The Fresh Loaf

News & Information for Amateur Bakers and Artisan Bread Enthusiasts

bread shaping difficulties and all that jazz

whoops's picture
whoops

bread shaping difficulties and all that jazz

Hello,

I was wondering if any of you learned and more experienced bakers coudl help me out with a problem. I have been having much greater success with my breads lately, but one NEW problem has developed. While my bread has the crust and crumb and taste that I am looking for (usually, anyway) one problem I have had consistently is with shaping. I   to using loaf pans for all my sour dough breads, and this has worked well for me, EXCEPT: the dough seems to develop a skin or some other problem that means when I shape the loaf after the first rise , and roll it (as I saw demonstrated on some video on here, forget which one) and place it in the pan, then let it retard in the fridge over night (or less, or more, doesn't seem to matter) even though the loaf looks exactly the way I want on top, you can see how the loaf was rolled on the side, and when the bread is toasted, it will sort of come apart where the dough did not "come together" . I have pictures as I do not think I am describing this as clearly as I would like.

this is the top of the bread, it sang when I took it out of the oven, and had a wonderful crust.

this is a side view, you can see how it was rolled. I did try to pinch the ends together, but they will NOT stay, not matter what I do.

This is the bottom of the loaves. You can again see where the bread just did not join together.

I used Cranbo's Beginner's Sourdough recipe, but I have modified some: I do not use wheat germ. Sometimes I use unbleached white flour (Bob's Red Mill Organic) and sometimes I Use the whole wheat. The resulting difficulty happens regardless of which type of flour I use. The loaves pictures were all the white, if I recall correctly.

I do not follow all the directions as Cranbo had listed, as it just plain did not work for me, and I ended up with hockey pucks. Instead, I add the water, starter, flour, mix for a minute or two, then let it sit for 20 minutes, then add the salt. I mix in my KA for ~5 minutes, sometimes more, until it passes the windowpane test, then I place in a well oiled bowl, cover, and let rise for a few hours. It usually does not have much of a noticeable rise, but when I turn it out of the bowl I can see it deflate slightly. I then do one stretch and fold, let rest a few minutes, then shape into the loaf, and place in the loaf pan. I cover loosely, and then place in the fridge for anywhere from 12-36 hours, depending on the day of the week (and if I remember I have bread out there) The fridge is set at 36 degrees. I then remove from the fridge, 1-2 hours prior to baking. I preheat the oven to 450 for a good 25 minutes or so (longer than what the buzzer for the preheat alert  says) Right before placing in the oven, I slash the loaf, then cover the pan with another inverted loaf pan, bake for 25 minutes with the pan on top, carefully remove the top pan, then continue baking for another 25 minutes.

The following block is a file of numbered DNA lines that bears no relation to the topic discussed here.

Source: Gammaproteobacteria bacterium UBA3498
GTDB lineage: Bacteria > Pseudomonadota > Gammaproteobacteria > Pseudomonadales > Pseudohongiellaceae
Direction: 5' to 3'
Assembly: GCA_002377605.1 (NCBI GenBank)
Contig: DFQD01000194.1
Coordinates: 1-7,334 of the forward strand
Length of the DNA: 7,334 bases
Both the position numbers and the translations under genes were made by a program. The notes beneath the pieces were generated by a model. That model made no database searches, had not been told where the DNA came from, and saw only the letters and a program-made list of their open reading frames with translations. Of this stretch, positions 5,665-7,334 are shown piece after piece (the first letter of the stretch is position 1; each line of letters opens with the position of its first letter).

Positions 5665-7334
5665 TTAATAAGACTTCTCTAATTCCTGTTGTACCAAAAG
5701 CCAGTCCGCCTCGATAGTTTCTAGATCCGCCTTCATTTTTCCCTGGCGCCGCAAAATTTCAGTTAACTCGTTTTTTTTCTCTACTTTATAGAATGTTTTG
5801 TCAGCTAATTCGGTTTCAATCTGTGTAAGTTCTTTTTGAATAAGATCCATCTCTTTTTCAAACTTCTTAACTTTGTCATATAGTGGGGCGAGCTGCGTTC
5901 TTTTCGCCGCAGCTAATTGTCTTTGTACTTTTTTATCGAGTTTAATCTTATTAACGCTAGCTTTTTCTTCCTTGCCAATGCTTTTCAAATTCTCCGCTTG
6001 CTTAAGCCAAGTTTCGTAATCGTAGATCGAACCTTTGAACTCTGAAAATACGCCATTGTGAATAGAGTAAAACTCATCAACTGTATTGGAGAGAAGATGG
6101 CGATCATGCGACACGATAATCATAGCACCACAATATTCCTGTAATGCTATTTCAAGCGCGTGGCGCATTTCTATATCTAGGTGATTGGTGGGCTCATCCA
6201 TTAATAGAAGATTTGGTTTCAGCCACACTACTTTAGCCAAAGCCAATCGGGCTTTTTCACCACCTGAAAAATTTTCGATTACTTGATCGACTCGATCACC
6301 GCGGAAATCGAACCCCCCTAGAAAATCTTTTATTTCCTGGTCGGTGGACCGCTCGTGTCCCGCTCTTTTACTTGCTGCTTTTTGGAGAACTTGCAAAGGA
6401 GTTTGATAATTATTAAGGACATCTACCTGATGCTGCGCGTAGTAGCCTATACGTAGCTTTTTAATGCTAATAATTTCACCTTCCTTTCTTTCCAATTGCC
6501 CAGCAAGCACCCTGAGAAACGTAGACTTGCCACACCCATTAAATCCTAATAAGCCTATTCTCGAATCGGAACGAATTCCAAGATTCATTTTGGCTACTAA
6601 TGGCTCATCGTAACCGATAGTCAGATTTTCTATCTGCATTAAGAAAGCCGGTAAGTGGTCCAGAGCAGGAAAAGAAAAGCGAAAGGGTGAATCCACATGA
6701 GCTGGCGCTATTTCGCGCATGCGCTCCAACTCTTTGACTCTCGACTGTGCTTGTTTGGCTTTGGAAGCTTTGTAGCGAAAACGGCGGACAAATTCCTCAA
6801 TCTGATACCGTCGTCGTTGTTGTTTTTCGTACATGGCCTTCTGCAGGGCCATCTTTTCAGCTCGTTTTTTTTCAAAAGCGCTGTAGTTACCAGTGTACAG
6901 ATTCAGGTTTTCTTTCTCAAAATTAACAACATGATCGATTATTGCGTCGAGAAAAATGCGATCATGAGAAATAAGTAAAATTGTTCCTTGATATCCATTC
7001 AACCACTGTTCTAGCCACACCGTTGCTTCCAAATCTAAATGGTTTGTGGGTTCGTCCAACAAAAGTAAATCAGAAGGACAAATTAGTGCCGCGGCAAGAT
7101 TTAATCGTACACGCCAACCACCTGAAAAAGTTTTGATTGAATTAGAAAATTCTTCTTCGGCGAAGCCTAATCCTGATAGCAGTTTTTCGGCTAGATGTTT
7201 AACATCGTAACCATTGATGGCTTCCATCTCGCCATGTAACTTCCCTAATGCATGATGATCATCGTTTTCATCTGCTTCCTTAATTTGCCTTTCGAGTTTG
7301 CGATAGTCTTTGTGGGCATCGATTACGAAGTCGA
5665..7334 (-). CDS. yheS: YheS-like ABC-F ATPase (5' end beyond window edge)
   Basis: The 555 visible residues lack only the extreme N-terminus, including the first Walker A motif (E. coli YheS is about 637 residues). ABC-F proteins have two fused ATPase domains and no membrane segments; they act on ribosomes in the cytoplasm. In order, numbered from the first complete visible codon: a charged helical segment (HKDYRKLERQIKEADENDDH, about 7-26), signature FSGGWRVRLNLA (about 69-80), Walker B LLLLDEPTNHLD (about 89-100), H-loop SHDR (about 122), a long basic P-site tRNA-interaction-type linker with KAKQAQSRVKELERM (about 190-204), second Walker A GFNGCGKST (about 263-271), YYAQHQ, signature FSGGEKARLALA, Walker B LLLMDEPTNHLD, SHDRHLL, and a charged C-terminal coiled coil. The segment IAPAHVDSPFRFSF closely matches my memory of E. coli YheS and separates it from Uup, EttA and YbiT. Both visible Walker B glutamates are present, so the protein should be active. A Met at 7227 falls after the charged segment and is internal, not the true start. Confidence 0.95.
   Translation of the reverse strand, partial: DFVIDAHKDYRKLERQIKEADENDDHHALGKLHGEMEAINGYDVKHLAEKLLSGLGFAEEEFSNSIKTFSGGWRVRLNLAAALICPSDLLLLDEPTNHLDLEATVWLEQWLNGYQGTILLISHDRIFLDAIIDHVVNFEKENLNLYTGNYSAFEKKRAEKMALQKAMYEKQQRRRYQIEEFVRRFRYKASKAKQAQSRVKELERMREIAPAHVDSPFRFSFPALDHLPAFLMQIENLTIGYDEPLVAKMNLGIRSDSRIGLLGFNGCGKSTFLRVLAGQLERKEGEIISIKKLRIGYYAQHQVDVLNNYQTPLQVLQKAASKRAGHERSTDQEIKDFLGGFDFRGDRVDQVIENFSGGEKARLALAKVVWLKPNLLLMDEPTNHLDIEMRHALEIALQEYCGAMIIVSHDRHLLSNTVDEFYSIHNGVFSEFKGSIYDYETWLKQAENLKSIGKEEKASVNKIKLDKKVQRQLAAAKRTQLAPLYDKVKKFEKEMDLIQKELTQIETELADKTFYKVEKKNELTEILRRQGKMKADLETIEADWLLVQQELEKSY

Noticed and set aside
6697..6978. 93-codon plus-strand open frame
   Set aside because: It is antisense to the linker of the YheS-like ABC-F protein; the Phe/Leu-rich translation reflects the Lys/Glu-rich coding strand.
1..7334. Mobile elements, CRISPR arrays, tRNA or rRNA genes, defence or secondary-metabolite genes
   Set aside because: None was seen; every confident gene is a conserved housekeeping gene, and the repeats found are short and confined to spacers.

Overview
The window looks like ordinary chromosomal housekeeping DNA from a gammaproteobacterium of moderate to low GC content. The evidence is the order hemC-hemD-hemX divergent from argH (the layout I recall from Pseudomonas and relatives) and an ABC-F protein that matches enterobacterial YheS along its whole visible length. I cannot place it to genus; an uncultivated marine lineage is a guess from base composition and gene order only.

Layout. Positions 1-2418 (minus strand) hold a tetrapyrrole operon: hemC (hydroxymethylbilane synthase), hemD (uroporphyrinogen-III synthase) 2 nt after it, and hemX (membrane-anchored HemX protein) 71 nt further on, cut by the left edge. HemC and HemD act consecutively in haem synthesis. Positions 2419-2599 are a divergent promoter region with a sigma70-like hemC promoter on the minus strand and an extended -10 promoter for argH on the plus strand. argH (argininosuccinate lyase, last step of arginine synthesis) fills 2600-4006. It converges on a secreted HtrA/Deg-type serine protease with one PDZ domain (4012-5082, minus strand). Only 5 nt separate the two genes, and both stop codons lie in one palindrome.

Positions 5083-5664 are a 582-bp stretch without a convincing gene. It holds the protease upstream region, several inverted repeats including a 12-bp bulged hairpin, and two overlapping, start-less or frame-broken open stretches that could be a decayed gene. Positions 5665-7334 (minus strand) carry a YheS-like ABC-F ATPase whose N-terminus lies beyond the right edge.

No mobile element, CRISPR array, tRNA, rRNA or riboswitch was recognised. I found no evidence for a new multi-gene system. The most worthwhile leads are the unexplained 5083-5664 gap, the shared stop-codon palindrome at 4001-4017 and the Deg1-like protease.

As I said, the resulting loaf is delicious, and I can barely keep it in the house long enough to get more starter ready to bake, but I am bothered by the look of the bottom and the way it will "unroll" when toasted.

Am I letting it rise (proof, whatever word you want to use) too long? there does not seem to be any appreciable difference in the problem, regardless of how long I let it retard in the fridge.

As an aside, I use the same basic process for my rye mix bread, which again, has the crust, crumb, and taste I am looking for, but it does the same thing. There is obviously a problem in one of my processes, but I have not been able to figure it out. I have even increased the hydration without any change in the problem.

I apologize for not having a picture of the crumb, but it was eaten WAY too fast and I did not get  a chance.

Thanks in advance for any pointers or ideas you have. I have toyed with just doing one long rise in the fridge, and just shaping immediately after kneading, but have been hesitant to do so.

Sandy

 

meirp's picture
meirp

I used to have a similar problem with "fault-lines", where edges of the dough didn't join properly. The cause was flour drying out the edges and preventing it from sticking. The solution: a mist sprayer (the same one I use to spray the walls of the oven to get steam). Before you pinch closed the edges of your dough, brush off the excess flour and mist the area. The dough will seal much better. Just note that moist dough will be a lot stickier, so when you pinch it closed, you need to use minimal contact (I use sort of slow-motion karate chops with the side of my hand - as Peter Reinhart demonstrates for batards in his BBA). Then you can reflour your dough to be proofed as you normally do. Hope that helps!

Meir

ldavis47's picture
ldavis47

Try not oiling the bulk rising container or using minimal oil from a spray. If oil is not incorporated into the dough, it will cause the cooked dough to separate at the junctions.

good luck

Lloyd

whoops's picture
whoops

Oh, Lloyd, you know, I think that might be the issue! I worry about the bread drying so I always make sure to oil the bowl REALLY thickly, and then also rub some on the outside of the dough! I will try to use flour next time, instead of oil. I generally use the spray oil, but I did coat it pretty thick! My whole wheat sandwich bread has done it a few times also, and now that I think on it, it was when I started oiling the bowls a lot more generously. Thanks so much! I thought maybe I was kneading too long or something

Sandy